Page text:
Brett Gardner is once again the Yankees leadoff hitter, as the newly-extended Aaron Hicks still sits on the injured list. This isn’t much of a concern since Gardner has performed in this spot before, but one has to think ahead to what can happen when Gardner needs a day off, or if he too joins the walking wounded.
That scenario means Aaron Boone would have to start changing the lineup around. With Mike Tauchman and Clint Frazier now the options for left, they will get the nod in the outfield, but not as the leadoff hitter. There are two other interesting options, though, with one very similar to Gardner and one the complete opposite.
The only difference between Gardner and LeMahieu is that the former bats left-handed and the latter bats right-handed. When comparing the two on their plate discipline, it’s hard to find any contrast. Plate discipline not only defines someone who knows how to take pitches, allowing the hitter behind them to see the opponent’s arsenal, but also reaching base to give them the opportunity to produce runs.
With the second hitter being Aaron Judge, the Yankees leadoff hitter should know their job clearly. Take last season for example. When Judge returned to the lineup, Andrew McCutchen’s approach at the plate changed. What fans saw was a player who knew who batted behind him and stopped looking for the big hits, as evidenced by his drop in slugging percentage. Most importantly, his strikeout percentage dropped eight percent and his BABIP jumped from .264 to .333.
McCutchen Before and After Judge’s Return
Can LeMahieu duplicate McCutchen’s .400+ on-base percentage in front of Judge? Most likely not since he has only done it once in his career, back in 2016 when he won the batting title with the Rockies. Secondly, it’s also extremely difficult considering only nine out of 278 players with more than 300 plate appearances in 2018 were able to accomplish this feat.
If someone deserves a chance besides Gardner, LeMahieu might be the guy. After all, he finished ninth in the big leagues last year with an impressive 5.2% swinging strike rate. Brett Gardner finished third with a 4.5% mark, so these two guys hardly miss the ball. Recent history has seen Gardner lose his leadoff spot, and if his performance once again drops, LeMahieu and his similar approach could be a favorable option.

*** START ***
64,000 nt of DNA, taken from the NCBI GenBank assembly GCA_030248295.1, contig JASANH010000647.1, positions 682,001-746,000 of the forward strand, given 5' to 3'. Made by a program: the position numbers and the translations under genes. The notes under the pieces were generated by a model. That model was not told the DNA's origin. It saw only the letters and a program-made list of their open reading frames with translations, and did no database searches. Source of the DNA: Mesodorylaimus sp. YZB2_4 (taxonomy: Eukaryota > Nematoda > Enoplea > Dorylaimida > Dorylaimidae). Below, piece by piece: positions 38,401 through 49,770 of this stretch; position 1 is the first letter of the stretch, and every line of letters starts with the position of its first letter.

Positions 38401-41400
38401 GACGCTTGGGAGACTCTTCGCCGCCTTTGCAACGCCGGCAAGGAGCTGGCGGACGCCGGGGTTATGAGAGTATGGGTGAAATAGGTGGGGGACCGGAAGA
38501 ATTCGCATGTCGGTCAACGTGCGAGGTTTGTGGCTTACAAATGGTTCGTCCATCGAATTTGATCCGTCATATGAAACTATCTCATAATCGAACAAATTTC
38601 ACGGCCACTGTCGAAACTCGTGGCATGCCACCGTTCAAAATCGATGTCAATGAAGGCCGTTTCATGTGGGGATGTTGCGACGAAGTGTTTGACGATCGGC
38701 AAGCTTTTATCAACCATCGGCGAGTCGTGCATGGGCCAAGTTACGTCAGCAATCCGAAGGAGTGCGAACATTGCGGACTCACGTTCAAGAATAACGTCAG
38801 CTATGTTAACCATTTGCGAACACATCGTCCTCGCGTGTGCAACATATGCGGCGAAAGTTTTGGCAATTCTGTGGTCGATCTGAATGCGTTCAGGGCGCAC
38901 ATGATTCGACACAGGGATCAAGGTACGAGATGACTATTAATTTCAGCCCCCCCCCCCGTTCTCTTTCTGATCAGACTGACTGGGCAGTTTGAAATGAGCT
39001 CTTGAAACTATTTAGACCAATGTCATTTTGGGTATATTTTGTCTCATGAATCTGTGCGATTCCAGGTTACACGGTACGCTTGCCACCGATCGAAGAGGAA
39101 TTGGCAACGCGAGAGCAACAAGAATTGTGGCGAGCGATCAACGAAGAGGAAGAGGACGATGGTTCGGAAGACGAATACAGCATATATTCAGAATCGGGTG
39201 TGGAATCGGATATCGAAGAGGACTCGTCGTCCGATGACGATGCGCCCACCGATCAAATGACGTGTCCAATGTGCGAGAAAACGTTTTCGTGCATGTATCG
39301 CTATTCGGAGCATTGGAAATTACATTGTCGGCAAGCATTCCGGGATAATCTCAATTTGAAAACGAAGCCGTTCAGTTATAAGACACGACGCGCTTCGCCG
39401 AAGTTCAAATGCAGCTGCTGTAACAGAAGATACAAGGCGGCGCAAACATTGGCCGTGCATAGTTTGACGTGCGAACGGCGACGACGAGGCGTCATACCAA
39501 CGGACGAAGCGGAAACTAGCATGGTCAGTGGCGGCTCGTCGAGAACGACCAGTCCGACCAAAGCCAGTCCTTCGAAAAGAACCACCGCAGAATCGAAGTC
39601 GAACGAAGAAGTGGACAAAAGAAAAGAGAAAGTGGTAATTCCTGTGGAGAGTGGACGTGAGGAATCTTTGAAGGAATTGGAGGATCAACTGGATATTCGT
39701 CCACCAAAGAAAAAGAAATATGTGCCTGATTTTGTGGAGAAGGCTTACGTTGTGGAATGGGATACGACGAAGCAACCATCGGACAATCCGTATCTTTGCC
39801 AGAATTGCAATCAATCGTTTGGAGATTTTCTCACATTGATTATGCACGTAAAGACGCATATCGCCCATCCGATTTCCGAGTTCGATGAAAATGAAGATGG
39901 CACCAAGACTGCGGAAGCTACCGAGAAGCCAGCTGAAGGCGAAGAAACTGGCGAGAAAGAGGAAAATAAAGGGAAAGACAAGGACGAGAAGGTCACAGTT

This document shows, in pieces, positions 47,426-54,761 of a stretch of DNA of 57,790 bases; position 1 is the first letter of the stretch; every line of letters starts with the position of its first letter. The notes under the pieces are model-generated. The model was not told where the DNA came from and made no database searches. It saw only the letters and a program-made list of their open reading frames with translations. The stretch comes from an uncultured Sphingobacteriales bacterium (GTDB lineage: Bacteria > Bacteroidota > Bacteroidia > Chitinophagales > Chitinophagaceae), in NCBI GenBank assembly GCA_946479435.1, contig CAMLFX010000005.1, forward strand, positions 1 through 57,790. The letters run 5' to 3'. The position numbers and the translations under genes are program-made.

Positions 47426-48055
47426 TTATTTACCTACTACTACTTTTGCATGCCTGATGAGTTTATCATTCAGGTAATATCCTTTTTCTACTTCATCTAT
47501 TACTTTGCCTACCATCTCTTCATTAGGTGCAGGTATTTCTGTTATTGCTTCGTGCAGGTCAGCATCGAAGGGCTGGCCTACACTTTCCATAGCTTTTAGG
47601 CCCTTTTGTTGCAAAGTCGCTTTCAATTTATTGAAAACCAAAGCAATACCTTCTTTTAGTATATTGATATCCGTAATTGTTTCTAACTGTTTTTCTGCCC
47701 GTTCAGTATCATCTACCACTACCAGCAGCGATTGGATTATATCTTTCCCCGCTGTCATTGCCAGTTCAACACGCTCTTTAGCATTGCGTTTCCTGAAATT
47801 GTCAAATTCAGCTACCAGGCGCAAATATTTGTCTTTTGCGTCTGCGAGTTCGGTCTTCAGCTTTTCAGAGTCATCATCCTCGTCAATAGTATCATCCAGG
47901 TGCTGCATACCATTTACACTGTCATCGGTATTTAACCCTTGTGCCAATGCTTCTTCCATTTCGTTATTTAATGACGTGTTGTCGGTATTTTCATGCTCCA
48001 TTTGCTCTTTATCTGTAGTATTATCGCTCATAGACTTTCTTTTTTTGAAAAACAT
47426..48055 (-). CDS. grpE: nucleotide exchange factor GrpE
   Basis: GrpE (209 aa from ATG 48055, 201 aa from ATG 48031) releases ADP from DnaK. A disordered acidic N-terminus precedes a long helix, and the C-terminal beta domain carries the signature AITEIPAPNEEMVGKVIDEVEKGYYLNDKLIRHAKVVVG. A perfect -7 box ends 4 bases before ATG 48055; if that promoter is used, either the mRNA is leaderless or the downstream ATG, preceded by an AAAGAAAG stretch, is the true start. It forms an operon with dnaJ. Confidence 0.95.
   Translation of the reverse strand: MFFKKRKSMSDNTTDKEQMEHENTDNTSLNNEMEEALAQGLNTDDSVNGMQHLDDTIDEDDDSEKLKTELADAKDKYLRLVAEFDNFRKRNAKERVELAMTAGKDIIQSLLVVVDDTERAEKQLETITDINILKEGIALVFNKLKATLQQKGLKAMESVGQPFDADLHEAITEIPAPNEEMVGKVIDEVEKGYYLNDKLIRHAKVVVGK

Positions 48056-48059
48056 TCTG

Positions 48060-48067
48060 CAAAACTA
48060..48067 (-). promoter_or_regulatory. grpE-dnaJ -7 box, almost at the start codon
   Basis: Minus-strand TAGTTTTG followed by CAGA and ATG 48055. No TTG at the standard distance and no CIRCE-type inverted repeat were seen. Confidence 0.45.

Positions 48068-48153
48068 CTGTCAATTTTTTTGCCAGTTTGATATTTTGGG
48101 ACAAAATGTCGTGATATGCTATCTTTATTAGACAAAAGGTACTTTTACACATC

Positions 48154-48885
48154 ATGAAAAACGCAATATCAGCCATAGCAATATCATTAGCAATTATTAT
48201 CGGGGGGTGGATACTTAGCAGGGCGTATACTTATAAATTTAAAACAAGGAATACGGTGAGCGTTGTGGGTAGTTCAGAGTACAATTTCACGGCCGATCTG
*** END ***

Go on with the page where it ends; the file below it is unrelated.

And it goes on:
Torres has an entirely different approach to Gardner and LeMahieu. His skillset as a leadoff hitter focuses on when he puts the ball in play, and not plate discipline at all. Compared to the other two options, Torres had a gruesome swinging strike rate of 14.1% last year. Out of nine Yankees who had more than 350 plate appearances in 2018, Torres finished eighth. Giancarlo Stanton had the worst mark at 14.5%.
The reason why Torres should be considered as a leadoff hitter is because when he puts bat on ball, only two other Yankees are better. He finished the year with a .321 BABIP only behind — you guessed it — Aaron Judge and Stanton.
The most optimistic part about Torres’ game is that he’s getting a chance while completely healthy. Last year he landed on the disabled list on July 5th with a right hip strain, and he just didn’t look the same upon coming back. He did play through it all, but the numbers do not lie.
Torres had 241 plate appearances before the injury and 243 after. Prior to the injury, his BABIP was .340. After, he produced a .301 BABIP for the remainder of the season. His slugging percentage saw the biggest drop, going from .555 to .404. Overall, Torres went from being a player with a wRC+ of 141 to 99, from a great player to an average one.
If Torres proves he can maintain a .340 BABIP and a WRC+ of 141, or close to it, than he should be the leadoff hitter. In his first 241 plate appearances, that’s what he was able to do. If he didn’t get injured, he might have given both Miguel Andujar and Shohei Ohtani greater competition for the Rookie fo the Year title. On the other hand, LeMahieu has only been able to produce a season with a wRC+ over 100 once in his career. It all comes down to what is wanted on top of the lineup, a patient hitter who can work a pitcher, or a batter going up there looking to shoot the ball to the gaps or over the walls.
All data courtesy FanGraphs.